Disclaimer: As is the protocol on these sites, I do not own these characters and I make no profit from my writing.

A/N: This will be a collection of one-shots as I am too inexperienced in writing fiction and have too short an attention span to put together a complete story. Chapter 1 has been swimming in my head since I first saw the BBC mini series. After reading nearly every fan fiction available on this board, I decided it was time to put my little scene in writing.


Mr. John Thornton of Milton, manufacturer and magistrate, stood on the catwalk overlooking the floor in Marlborough Mills. Cotton fibers floated around the room settling on his strong shoulders and in his dark hair. He had a stern look on his face and his jaw was set in a straight line but, the clanging of the looms and the chattering of the workers was a comfort to Mr. Thornton. The mill was doing well. New orders were coming in every day as finished product was being prepared to ship in the mill yard. The hot summer caused an increase in orders for cotton fabric. The mill was turning a profit less than one year after its reopening. Marlborough Mills was once again a success by any standards.

Mr. Thornton had spent the first hours of his morning closed up in his office analyzing the books. He was now taking a break from the figures. The tall, slender man stepped down to the mill floor and weaved his way to the entrance, greeting his workers with a straight face and a nod of the head as he went. He must maintain his authoritative persona in the mill, but the workers could see the sparkle in his eye. The employees of Marlborough mills are aware of the strides he has taken to make his mill the best place to work in Milton.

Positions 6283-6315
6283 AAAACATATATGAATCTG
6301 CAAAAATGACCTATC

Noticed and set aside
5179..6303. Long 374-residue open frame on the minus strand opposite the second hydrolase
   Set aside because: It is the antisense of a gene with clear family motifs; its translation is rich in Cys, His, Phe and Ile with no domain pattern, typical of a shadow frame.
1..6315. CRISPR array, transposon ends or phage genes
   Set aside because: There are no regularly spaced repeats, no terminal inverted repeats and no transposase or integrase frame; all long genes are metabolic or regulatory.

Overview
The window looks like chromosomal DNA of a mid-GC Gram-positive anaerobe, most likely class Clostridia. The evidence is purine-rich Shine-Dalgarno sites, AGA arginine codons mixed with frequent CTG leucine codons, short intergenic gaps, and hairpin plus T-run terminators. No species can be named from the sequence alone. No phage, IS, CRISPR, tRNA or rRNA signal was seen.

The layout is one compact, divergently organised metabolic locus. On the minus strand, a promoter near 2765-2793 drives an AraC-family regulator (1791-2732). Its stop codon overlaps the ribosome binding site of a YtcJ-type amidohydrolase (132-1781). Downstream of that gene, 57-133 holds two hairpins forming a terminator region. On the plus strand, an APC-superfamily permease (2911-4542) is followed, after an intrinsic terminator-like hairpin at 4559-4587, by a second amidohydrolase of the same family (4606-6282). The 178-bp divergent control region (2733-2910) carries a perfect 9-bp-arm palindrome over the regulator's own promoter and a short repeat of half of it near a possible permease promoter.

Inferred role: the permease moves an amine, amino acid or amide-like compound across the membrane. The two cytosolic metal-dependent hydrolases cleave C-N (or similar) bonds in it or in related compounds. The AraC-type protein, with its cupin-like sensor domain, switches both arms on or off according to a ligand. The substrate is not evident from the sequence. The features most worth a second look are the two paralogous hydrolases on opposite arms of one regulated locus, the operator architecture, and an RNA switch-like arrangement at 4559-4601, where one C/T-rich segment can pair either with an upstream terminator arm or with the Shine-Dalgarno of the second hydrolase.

As Thornton stepped out into the open air for the first time since arriving at the mill that morning, he took a deep breath. The hot September air was thick with smoke. One must walk to the very outskirts of town to escape it. But, Mr. Thornton drank it in. The smoke was another sign of success and he could not get enough of it. After being forced to close his mill one year ago, Mr. Thornton learned to appreciate these trivial moments even more.

Mr. Thornton smiled as he thought of the reason he was able to enjoy these pleasures once again: his wife, Margaret. Even if they had not married, she believed in him enough to invest her inheritance in Marlborough Mills. But they did marry. After refusing his first proposal, which was made in haste and as reaction to a significant event, she accepted his second. This proposal was made in understanding and love and passion, the very core of their marriage.

In the midst of these thoughts, Mr. Thornton looked across the mill yard to the house where his wife was spending the hours of the day when they must be separated. A carriage sat outside the grand front steps. It was Mr. Thornton's carriage. He idly wondered who the carriage had been sent for when Dr. Donaldson stepped out of the front door placing his top hat on his head. Mr. Thornton's heart skipped a beat and he was momentarily frozen. What had happened that had caused Dr. Donaldson to be sent for?

As soon as his legs would move Mr. Thornton was running across the mill yard, the authoritative persona had disappeared he was now a concerned, even frightened man. He reached the carriage just as Dr. Donaldson was about to step into it.

"Why, Mr. Thornton! I thought you were at work in the mill today!" Dr. Donaldson exclaimed surprised at the sudden appearance of the man.

"Dr. Donaldson, is everything all right?" Mr. Thornton said quietly almost breathless more from his frightened heart than his sprint across the yard.